If you didn’t read the first entry in this mini-series of two posts, check out my efforts and suggestions in the first five years of raising readers. The biggest piece to clarify is that my focus was not about teaching my girls how to read. (So you won’t see any curriculum or phonic advice here.)
My focus was on nurturing them to enjoy reading.
For those of you who already have read Part 1, are you ready to find out whether those eight suggestions that I made actually produced any children who enjoyed reading? Want to know what our reading situation looks like now, five years later?
Well, you’re in luck! This post has updates on our current situation, what happened with those eight suggestions, at least one confession, and a peek at what I think the next stage might be.
First, an update on the two readers involved in the last post, my two daughters.
Update on My Potential Readers
Potential Reader #1 – Our (now) 10-year-old
You may recall that this constantly moving, rearranging furniture, lover of all oral stories but not so much the written variety, was the one that I thought would be my challenge.
And, for a couple of years, these general shenanigans continued. We read together periodically, we made up more stories, and made so many trips to the library that I lost count. She was progressing well enough and could read, but her interest in reading was relegated to what she had to do, not what she wanted to do.
Then, in first grade, her teacher let her check out a chapter book from their library, and it completely turned her around.
She fell in love with The Secrets of Droon book series by Tony Abbott. It happened so fast and without warning that I was not prepared at all. Between the school library and our public library I think we cobbled together maybe the first dozen in the series.
There are so many books in that series, and it was out-of-print. An aunt and uncle dug around the internet to find various sellers of the rest of the series for a Christmas present, and we were in business.
Since then, she has stayed almost entirely, with few exceptions, in the fantasy genre. I’ve been texting my sister with questions since this was the genre that she loved growing up, and I had no interest in it.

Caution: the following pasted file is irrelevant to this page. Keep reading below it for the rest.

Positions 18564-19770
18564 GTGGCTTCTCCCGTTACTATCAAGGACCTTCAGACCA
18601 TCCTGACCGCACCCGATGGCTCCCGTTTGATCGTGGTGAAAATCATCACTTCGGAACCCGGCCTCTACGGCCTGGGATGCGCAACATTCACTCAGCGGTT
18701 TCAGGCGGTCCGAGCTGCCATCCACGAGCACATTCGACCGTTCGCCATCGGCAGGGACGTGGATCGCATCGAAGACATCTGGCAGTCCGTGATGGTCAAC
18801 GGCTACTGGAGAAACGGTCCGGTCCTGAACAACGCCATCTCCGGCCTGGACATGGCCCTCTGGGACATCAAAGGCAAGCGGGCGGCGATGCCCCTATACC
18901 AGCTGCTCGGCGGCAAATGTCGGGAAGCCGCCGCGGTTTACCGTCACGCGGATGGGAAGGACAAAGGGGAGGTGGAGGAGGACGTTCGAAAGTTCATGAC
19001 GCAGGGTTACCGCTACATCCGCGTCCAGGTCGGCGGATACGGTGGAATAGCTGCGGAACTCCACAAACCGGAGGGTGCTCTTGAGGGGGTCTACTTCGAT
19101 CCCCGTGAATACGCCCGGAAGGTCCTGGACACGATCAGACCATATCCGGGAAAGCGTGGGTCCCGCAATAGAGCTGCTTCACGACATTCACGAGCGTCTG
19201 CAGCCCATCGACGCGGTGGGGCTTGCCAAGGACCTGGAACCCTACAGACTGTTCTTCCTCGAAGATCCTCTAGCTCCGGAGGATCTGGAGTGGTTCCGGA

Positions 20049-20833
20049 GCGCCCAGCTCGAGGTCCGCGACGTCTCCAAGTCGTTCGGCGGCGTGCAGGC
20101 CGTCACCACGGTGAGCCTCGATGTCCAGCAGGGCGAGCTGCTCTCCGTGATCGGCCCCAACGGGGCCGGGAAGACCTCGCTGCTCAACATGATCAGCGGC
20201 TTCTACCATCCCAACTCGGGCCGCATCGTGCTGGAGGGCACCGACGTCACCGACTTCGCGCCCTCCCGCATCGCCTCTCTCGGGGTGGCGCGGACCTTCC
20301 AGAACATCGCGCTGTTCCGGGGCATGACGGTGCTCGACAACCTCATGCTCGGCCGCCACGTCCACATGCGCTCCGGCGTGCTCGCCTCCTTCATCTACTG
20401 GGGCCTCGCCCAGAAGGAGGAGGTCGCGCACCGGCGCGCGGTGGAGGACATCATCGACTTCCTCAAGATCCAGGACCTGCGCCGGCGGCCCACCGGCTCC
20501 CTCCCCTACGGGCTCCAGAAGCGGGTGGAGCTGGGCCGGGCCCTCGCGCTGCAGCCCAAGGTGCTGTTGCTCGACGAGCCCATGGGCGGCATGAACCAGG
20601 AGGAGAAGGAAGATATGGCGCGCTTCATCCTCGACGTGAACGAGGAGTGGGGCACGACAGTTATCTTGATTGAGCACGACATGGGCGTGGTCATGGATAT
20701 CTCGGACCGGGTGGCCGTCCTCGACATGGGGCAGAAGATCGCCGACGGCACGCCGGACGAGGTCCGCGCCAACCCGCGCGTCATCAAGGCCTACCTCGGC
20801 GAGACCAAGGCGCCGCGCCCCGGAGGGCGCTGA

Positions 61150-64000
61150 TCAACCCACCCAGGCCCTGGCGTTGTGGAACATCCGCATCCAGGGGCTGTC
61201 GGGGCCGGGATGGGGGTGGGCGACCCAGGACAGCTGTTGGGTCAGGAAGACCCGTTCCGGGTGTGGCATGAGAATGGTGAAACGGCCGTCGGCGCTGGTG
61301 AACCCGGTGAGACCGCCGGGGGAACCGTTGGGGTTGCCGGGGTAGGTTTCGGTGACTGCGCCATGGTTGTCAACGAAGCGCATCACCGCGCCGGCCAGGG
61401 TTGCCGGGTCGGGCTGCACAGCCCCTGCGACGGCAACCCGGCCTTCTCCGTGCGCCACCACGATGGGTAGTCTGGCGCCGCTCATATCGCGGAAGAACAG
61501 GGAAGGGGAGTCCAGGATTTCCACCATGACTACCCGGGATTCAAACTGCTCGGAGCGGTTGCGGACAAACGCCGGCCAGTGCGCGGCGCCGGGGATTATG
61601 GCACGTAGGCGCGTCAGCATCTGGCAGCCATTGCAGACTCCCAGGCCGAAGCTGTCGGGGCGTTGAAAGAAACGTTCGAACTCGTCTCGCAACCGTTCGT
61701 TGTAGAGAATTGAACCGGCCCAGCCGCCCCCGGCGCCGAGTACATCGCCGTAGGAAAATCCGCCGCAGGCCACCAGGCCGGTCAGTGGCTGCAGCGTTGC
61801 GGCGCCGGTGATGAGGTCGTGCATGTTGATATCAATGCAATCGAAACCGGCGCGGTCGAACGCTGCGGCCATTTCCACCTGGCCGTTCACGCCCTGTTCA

She reads and re-reads books. She reads daily. When she’s not reading fantasy, she is usually reading some form of history book.
Potential Reader #2 – Our (then) 2-year-old
Our youngest daughter, now 7, seemed like an easy fit for reader extraordinaire.
And then she wasn’t.
She still liked for us to read books to her, which we did, but she wasn’t as interested in doing anything with them or exploring them on her own.
So, I took a deep breath, and reminded myself not to force it.
When she was in the 4-5-year-old range we suspected that she was putting words together. Sometimes we’d try to “trick” her into reading a word to us. She insisted that she couldn’t read.
It worked for a bit, and we pretended to believe her. And then it became a game because we would “catch” her with a book in her hand in a corner “reading.” At that point when she claimed that she couldn’t read, we rolled our eyes. But, we let it go.
At some point she admitted that she could read. It wasn’t a lightning bolt, but she no longer tried to hide it.
And so it began.
Picture books to short chapter books to slightly longer chapter books. Most of the books in this list of Chapter Book Series were ones that she read either with us or on her own.
And then a couple weeks ago she declared herself a full-fledged Book Nerd. She had found her book. It was the book that she couldn’t wait to read the rest of the series. She was thrilled to discover that the author had written over 20 books under various sub-headings that connected to the original.